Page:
South Korea is not the only country where governments have used concepts such as ‘national security’ to repress political opposition, human-rights defenders and critical media reporting. Amnesty recognises that every government has the right and duty to protect its citizens, and that some countries have specific security concerns. But these may never be used as an excuse to deny people the right to express different political views and to exercise their other human rights as protected by international legal standards.

Vaguely drafted laws can lead to a chilling effect and ultimately self-censorship in public debate, including online. In South Korea, individuals using traditional and social media on issues relating to North Korea, having meetings on the subject or even just singing North Korean songs risk criminal investigation and prosecution, in an apparent return to a climate of repression and fear.

Vague references

The Universal Declaration of Human Rights and the International Covenant on Civil and Political Rights (ICCPR), binding on South Korea since 1990, enshrine the rights to freedom of opinion, expression, peaceful assembly and association. The United Nations Human Rights Committee, tasked with monitoring implementation of the ICCPR, has frequently rejected attempts to justify far-reaching restrictions with vague references to ‘national security’.

For instance, the committee has declared that this goal could never be served by attempts to muzzle advocacy of multi-party democracy, democratic tenets and human rights. In cases involving South Korea, it has underlined the paramount importance of freedom of expression to any democratic society, with any restrictions subject to a strict test of justification. In 1999 the committee said in terms: “The Covenant does not permit restrictions on the expression of ideas, merely because they coincide with those held by an enemy entity or may be considered to create sympathy for that entity.”

Similarly, it has argued that the “plurality of associations”—including associations which peacefully promote ideas not favourably received by government or the majority of the population—is “one of the foundations of a democratic society”. Consequently, prohibition of an organisation, whether a student council or a political party such as the UPP, and restriction through criminal prosecutions of the freedom to associate and to be a member of such an organisation, can only be justified if in fact necessary to avert a real, not just hypothetical, danger to national security or democratic order.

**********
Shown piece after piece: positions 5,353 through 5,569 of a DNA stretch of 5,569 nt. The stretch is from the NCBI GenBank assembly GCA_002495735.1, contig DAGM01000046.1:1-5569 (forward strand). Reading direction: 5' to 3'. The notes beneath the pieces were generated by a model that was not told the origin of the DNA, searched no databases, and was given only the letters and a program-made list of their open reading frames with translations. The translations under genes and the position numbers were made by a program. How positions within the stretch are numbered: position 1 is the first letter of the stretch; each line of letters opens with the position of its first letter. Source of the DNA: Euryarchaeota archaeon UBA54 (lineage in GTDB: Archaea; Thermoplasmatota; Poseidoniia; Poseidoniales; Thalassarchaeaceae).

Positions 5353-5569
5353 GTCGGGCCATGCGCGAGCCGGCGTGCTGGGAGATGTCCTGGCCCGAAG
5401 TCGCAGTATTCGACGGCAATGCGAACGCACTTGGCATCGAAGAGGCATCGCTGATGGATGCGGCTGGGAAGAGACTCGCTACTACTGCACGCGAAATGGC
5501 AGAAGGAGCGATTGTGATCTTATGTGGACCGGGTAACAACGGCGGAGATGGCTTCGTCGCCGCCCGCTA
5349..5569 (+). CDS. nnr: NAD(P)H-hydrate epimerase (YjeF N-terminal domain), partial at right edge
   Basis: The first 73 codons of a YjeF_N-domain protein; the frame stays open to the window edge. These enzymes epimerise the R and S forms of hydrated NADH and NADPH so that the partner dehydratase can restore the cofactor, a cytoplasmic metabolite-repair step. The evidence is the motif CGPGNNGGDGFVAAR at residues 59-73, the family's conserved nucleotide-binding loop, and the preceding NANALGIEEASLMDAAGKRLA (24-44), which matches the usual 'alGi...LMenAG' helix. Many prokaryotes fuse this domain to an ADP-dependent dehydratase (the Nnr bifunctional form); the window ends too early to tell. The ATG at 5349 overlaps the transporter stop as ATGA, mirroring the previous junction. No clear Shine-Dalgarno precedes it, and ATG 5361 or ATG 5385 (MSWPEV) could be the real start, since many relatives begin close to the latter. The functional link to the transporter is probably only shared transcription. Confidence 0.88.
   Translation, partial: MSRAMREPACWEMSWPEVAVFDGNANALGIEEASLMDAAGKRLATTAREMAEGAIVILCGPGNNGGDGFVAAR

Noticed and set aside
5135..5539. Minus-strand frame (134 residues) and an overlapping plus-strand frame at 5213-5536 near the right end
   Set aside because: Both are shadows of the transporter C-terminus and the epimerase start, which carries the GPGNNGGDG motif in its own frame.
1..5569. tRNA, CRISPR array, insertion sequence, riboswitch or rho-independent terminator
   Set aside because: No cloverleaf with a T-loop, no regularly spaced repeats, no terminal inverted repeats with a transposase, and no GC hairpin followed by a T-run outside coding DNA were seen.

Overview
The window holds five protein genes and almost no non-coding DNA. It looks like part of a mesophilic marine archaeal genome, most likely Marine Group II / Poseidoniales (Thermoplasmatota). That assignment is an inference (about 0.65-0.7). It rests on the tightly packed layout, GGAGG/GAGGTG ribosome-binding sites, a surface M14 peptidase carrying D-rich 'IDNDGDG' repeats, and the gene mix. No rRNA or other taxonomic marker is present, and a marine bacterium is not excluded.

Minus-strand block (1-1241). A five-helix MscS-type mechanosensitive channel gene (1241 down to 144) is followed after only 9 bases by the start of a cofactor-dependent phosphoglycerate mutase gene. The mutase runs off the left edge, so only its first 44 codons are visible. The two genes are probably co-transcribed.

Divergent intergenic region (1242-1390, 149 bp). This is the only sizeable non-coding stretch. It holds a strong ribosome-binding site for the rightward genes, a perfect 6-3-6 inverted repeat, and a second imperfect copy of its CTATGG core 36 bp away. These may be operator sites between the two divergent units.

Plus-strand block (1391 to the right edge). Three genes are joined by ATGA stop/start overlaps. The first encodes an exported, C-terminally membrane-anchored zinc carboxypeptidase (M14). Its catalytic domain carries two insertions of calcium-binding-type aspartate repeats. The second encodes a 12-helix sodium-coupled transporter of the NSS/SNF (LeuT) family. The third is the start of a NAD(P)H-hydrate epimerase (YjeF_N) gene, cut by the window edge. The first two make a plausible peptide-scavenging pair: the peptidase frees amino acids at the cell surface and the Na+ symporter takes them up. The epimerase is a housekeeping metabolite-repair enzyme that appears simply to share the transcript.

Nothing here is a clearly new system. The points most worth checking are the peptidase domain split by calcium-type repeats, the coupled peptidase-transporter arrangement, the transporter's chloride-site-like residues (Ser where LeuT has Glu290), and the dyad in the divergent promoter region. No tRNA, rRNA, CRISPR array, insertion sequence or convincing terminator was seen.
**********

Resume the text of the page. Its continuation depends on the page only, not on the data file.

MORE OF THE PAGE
When the criminal trial of Lee Seok-ki and six other UPP members started, Amnesty expressed concern that the prosecutions were politicised. When Lee and the others were found guilty in the first instance of NSL-related and other charges in February 2014, it noted that the disclosed evidence did not appear to support the contention that the defendants intended to plot or promote an insurrection. In August, the Seoul High Court seemed to share these concerns, at least in part, when it dismissed the charge of “conspiracy to insurrection” for insufficient proof, while upholding the conviction for “inciting an insurrection”.

We will soon see how the Supreme Court applies the National Security and other laws when it decides the final appeals in the criminal cases. In the meantime, the ruling of the Constitutional Court to disband the UPP and the authorities’ broadening use of the NSL indicate a further deterioration of freedom of expression and association in South Korea.